Mo Farah, Sifan Hassan beat one-hour world record in Brussels

Mo Farah ran 21.330 kilometers to set a new world record for the farthest distance run in an hour, while Sifan Hassan ran 18.930 to claim the women's record.

Mo Farah

Mo Farah celebrates after setting a new world record at the Memorial Van Damme meeting on Friday.   -  Reuters

With no fans to cheer them on, four-time Olympic champion Mo Farah and Sifan Hassan both broke the rarely run one-hour world record on Friday at the Memorial Van Damme meeting.

In an empty stadium because of the coronavirus crisis, Hassan first improved the previous women’s mark of 18.517 kilometers set by Ethiopia’s Dire Tune at the Ostrava Golden Spike meeting in 2008 by covering 18.930 kilometers.

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In the final race of the meeting, which is part of the Diamond League series, Farah broke Haile Gebrselassie’s 13-year-old record of 21.285 kilometers on his return to the track. Farah, who ran with his training partner Bashir Abdi, established a new world mark of 21.330 kilometers.

Sifan Hassan

Sifan Hassan ran 18.930 kilometers to claim the new record.   -  Reuters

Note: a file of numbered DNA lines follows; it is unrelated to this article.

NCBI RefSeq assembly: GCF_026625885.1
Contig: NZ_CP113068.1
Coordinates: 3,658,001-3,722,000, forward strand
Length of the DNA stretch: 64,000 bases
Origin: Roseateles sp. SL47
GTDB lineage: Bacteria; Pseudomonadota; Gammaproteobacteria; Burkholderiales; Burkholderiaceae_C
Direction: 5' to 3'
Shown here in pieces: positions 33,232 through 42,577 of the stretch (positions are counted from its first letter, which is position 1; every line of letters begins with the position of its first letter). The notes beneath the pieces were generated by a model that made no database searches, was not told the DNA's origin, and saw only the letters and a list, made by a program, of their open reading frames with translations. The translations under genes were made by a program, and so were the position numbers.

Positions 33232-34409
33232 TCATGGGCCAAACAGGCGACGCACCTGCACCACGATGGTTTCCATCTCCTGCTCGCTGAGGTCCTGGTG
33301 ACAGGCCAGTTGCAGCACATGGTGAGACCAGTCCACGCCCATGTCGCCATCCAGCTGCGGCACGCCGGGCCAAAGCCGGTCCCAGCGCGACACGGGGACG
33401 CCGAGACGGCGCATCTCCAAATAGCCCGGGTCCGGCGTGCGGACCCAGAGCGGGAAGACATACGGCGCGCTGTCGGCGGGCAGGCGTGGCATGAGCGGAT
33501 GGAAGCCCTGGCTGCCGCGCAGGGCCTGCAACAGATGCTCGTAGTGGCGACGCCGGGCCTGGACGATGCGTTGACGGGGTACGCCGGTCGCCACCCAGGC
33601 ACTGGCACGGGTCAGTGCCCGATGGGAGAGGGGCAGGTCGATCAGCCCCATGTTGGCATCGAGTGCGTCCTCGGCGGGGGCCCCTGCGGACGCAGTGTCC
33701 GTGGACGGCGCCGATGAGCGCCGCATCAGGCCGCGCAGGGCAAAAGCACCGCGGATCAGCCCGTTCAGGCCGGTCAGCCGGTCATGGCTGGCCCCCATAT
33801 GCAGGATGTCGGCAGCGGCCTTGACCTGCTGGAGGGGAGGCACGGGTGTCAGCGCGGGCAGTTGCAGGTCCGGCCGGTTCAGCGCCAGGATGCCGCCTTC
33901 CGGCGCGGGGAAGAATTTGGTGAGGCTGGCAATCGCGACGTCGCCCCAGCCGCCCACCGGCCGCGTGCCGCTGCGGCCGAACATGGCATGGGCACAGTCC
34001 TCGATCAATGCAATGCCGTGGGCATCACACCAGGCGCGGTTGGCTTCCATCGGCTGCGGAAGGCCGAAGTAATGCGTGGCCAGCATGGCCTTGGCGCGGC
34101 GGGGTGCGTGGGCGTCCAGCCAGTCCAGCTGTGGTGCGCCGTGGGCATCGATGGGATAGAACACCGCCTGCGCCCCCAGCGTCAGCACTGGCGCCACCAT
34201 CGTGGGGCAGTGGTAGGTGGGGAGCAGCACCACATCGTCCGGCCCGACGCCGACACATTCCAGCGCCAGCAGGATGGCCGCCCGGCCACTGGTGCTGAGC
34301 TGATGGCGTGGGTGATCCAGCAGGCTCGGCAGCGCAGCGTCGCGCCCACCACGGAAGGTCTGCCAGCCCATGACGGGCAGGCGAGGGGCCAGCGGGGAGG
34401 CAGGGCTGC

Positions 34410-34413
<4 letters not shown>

Abdi took the lead with five minutes left and challenged Farah until the closing stages but ended up eight meters behind.

Farah switched to road racing in 2017 but is planning to defend his 10,000 meters title at the Tokyo Olympics next year.

"I’m very happy to break the world record today. What an amazing way to do it and to show people what is possible,” said the 37-year-old Farah.

"An hour is long. It takes a lot of concentration and focus. After the first half I found my rhythm. I’m really happy with this record,” Hassan said.


Reigning Olympic 1,500m champion Faith Kipyegon of Kenya failed in her bid to break the 1,000 meters record, crossing in 2 minutes 29.92 seconds, shy of Svetlana Masterkova’s 2-28.98 record set in the same stadium back in 1996.

Kipyegon set the second best time over the distance last month in Monaco with a 2-29-15 finish. Following the sustained tempo of a pacemaker, she looked on track to set a new best mark until the last 150 meters but faded in the finale.

In the pole vault, Armand Duplantis of Sweden failed to improve Sergey Bubka’s best outdoor mark of 6.14 meters. The world record holder cleared 6.00m but failed in three attempts at 6.15.

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